FIU celebrates Lunar New Year

The people behind the magic of the FIU Lunar New Year Event gather for a photo | Allen Blumstein, PantherNOW

Allen Blumstein | Contributing Writer 

Dragons danced and music boomed in the Graham Center ballrooms for FIU’s Lunar New Year celebration on Feb. 11. 

In the Graham Center Ballroom, the Lunar New Year celebration saw a cherished tradition called the Chinese Lion Dance, which is believed to bring good fortune for the new year. 

Hidden under each Chinese tiger costume stood two young men, who masterfully controlled the costume’s movements and brought the tiger to life. The acrobats even jumped atop each other’s shoulders to create an imposing beast.  

Traditional Chinese instruments, the guzheng and zhongruan, were displayed in solo performances. 

The guzheng resembles a keyboard with strings rather than keys. The earliest guzheng ever discovered dates back to 598 BCE. 

The zhongruan–also called the moon guitar–is a beautiful instrument with a circular body, a straight neck, and four strings. 

Singing and dancing performances followed by FIU clubs and beyond including appearances by the Miami Chinese Chorus and Hua Mei Children’s Art Group.  

Performers sing the Chinese love song “At Least I Still Have You” | Allen Blumstein, PantherNOW 

One of these performers was Arabia Mercedes representing the Chinese Salon at FIU. 

Chinese is Mercedes’ fifth language learned in addition to English, Spanish, Dutch, and Papiamento. 

In professing her love for China, Mercedes said “I love the history, culture, and values. There is so much good food but of course Huo Guo [is my favorite].”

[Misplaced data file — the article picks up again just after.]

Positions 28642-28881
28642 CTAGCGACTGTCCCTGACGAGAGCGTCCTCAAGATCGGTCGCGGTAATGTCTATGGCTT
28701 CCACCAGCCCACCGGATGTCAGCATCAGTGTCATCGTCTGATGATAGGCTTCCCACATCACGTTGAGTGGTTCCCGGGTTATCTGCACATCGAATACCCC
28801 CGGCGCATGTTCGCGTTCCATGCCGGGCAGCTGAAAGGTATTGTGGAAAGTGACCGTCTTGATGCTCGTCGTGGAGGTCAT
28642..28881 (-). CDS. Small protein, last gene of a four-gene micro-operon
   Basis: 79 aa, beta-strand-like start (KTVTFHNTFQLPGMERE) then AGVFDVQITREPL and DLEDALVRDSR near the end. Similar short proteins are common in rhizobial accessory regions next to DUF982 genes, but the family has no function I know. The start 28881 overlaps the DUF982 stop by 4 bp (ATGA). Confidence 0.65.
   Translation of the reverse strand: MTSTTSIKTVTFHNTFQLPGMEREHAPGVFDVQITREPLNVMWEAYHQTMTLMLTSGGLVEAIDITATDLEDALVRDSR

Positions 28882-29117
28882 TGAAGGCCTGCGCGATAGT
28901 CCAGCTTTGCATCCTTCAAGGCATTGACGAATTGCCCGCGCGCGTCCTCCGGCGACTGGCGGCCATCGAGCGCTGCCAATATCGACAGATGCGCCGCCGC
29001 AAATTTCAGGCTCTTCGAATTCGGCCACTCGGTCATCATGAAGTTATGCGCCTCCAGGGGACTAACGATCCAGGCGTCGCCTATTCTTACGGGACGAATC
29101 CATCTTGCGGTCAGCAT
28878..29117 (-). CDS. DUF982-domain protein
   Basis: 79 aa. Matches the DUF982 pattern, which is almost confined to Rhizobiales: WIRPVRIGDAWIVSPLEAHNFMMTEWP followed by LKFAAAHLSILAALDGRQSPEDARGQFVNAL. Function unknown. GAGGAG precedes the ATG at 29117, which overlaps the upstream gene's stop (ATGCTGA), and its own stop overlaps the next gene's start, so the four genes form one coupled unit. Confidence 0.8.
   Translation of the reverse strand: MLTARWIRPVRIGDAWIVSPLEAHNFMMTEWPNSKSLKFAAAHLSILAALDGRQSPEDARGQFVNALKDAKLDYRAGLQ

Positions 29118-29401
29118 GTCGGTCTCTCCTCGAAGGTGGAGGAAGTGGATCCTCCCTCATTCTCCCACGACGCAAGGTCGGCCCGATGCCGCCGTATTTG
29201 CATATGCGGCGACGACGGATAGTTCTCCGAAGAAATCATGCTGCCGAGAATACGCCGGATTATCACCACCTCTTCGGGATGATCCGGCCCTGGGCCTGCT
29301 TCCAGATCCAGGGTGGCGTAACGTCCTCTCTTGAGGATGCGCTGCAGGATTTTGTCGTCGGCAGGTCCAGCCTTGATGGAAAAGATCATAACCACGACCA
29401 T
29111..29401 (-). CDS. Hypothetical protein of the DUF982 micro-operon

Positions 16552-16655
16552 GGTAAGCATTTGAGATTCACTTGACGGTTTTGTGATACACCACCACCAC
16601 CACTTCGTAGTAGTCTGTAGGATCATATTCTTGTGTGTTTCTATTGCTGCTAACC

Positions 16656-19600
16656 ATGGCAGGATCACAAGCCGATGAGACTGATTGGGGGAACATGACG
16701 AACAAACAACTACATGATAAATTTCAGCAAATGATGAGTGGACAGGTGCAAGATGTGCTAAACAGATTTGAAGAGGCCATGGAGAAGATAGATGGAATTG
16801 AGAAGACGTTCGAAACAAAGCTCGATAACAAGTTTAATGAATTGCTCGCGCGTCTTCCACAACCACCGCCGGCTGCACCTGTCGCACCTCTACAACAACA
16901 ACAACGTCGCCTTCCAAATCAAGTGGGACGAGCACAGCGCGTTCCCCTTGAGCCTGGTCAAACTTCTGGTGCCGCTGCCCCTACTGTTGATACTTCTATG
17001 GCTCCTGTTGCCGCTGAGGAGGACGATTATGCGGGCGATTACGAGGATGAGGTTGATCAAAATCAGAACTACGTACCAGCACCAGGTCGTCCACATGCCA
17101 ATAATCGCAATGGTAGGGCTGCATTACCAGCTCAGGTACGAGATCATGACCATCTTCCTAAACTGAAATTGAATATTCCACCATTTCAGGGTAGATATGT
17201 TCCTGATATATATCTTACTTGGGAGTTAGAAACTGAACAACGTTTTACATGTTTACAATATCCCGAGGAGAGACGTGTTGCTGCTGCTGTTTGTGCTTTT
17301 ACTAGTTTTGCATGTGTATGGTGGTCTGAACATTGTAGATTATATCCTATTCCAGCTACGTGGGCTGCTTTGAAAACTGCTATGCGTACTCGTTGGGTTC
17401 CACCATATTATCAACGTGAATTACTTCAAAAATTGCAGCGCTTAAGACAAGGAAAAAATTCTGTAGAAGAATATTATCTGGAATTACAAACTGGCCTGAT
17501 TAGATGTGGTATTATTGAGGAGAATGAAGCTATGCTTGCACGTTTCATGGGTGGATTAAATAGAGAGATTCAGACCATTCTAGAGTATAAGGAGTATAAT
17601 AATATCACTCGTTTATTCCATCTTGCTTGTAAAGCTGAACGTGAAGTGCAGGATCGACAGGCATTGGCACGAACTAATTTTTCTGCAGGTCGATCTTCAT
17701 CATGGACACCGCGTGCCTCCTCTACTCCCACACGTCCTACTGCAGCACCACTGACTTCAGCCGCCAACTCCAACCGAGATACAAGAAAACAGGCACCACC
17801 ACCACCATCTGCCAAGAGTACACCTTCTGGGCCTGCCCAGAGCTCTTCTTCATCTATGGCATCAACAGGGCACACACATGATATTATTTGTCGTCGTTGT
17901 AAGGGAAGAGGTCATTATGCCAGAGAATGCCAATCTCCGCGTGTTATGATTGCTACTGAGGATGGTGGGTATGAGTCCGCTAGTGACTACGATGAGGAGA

Huo Guo is also known as hot pot, where the diners select from various ingredients to cook soup on a heat source on the table.   

Between the honey garlic chicken, dumplings, and fried rice, there was enough Chinese food for one man to eat for months. 

Vanessa Ruano, president of FIU’s Chinese Club and leader of FIU’s Lunar New Year extravaganza this past Saturday, spoke with PantherNOW about the goal of the celebration. 

“Last year the event was centered on Chinese New Year, but this year we made it broader, as Lunar New Year is celebrated not only in China but in Japan, Indonesia, Korea, and Vietnam,” said Ruano. 

The 2023 Lunar New Year celebration was orchestrated by seven Asian student clubs: Chinese Club, Sino-US Salon, Japan Club, Korean Culture Club, Korean Language Empowerment Club, Asian Student Union, and Chinese Students and Scholars Association (CSSA). 

Many Asian countries, like the U.S., follow the solar calendar, in which 365 days mark a full rotation of Earth around the sun. However, some countries like China, South Korea, and Vietnam celebrate New Year’s according to the lunisolar calendar, where a year is comprised of roughly 354 days or the time it takes for the moon to make 12 full rotations around planet Earth.  

Lunar New Year falls sometime between mid-January and mid-February each year, with 2023 being the year of the rabbit. According to the Chinese zodiac, there are 12 animals that each individually represent a year, so each animal has its year every 12 years. 

People born in the year of the rabbit are believed to adopt characteristics of the rabbit itself, such as cleverness, optimism, and being easily satisfied. 

Ruano once celebrated New Year in mainland China and ensured the event at FIU did justice to the traditions and festivities of the holiday as it is celebrated in its origin country of China.  

“Picture the fourth of July and New Year’s combined… my favorite thing about the holiday is that it is a time when people come together,” said Ruano.  

A native of China and member of the Chinese Student and Scholars Association, Anlan Yan, explained that Chinese New Year is the biggest festival.  

“It is a busy time. Everyone returns to their family and eats delicious food on the night before the New Year begins. After, there are fireworks,” said Yan.“I wish everyone a happy year of the Rabbit and thank you for your support.”

Be the first to comment on "FIU celebrates Lunar New Year"

Leave a comment

Your email address will not be published.